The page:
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Stark County sheriff questioned on overtime: Commissioner wants Tuhy's office to cut back

A Stark County commissioner and the county’s sheriff disagreed Tuesday about overtime hours.

During Stark County Sheriff Clarence Tuhy’s monthly report to the commission, Commissioner Ken Zander asked how overtime — shown in a handout from Tuhy — is generated. Tuhy said it’s a combination of his office calling extra help in or when a deputy works past a shift’s end to fill out a report.

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The sheriff reported 327 hours of overtime were paid out in January for the prior 28-day pay period.

In an interview later Tuesday, Tuhy said some commissioners don’t understand how his office operates, and that it’s different from other county departments in that it’s 24/7 and unpredictable. Overtime includes pay to reserve deputies, who come in when more help is needed, he said.

Tuhy said at the meeting that sometimes deputies need to stay to finish a report, so it can be sent to the state’s attorney for charges to be filed.

“I disagree,” Zander said, “but I’m not running the Sheriff’s Department.”

“I just think, personally, that this overtime is out of control,” he said.

Zander said he’d like to see efforts made to reduce overtime, but Tuhy said the office is already trying.

“It’s not working,” Zander said.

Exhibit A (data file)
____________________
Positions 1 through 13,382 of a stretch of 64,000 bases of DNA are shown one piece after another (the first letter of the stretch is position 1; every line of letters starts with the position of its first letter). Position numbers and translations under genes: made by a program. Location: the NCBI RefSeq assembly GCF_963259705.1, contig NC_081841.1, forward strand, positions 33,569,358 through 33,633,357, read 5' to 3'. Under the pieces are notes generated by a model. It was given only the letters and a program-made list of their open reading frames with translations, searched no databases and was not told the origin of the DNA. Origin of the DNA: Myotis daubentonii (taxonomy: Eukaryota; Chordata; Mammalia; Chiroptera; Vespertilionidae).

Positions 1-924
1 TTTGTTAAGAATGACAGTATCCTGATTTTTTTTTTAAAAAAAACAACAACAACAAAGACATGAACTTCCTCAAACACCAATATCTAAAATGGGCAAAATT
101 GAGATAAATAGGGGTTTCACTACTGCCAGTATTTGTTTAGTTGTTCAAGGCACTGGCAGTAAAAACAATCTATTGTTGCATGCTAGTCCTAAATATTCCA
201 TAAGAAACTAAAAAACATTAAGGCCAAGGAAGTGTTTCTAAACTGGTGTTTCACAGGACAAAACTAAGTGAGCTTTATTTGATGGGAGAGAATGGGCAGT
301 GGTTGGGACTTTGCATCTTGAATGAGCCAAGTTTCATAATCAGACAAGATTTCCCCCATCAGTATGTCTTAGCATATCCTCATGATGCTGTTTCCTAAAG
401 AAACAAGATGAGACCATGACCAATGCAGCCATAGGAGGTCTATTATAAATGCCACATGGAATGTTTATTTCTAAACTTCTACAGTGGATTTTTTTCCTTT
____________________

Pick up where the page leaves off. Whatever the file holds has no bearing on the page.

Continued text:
Tuhy and Office Manager Renee Barndt explained following the meeting that of the hours paid out in January, for example, a small fraction was for “true overtime” — the rest was for reserve deputies’ work, courtroom security and other time-intensive tasks like prisoner transports, Barndt said.

The amount paid out, $2,252, represents only about a quarter of the actual cost. An energy impact grant covers the rest, though that money has run out so the costs will likely increase starting this month, Barndt and Tuhy said.

Tuhy said the 2014 budget was changed without his knowledge to go from budgeting $85,000 for overtime to $50,000, the same as last year.

Regardless, what the office has to pay in overtime is sometimes out of its control, Barndt said.

“A lot of the reasons we would have to call in a reserve or an off-duty deputy to come in is based on transports or court schedules that we would have,” she said. “A lot of that is just based on the activity in the county. We can’t predict how many criminals we may have to take to another agency. We can’t predict what the court docket is going to look like.”

Tuhy emphasized that the Sheriff’s Office is a 24/7 operation that can’t put people on hold.

“That’s what a lot of people, including some commissioners, don’t understand.”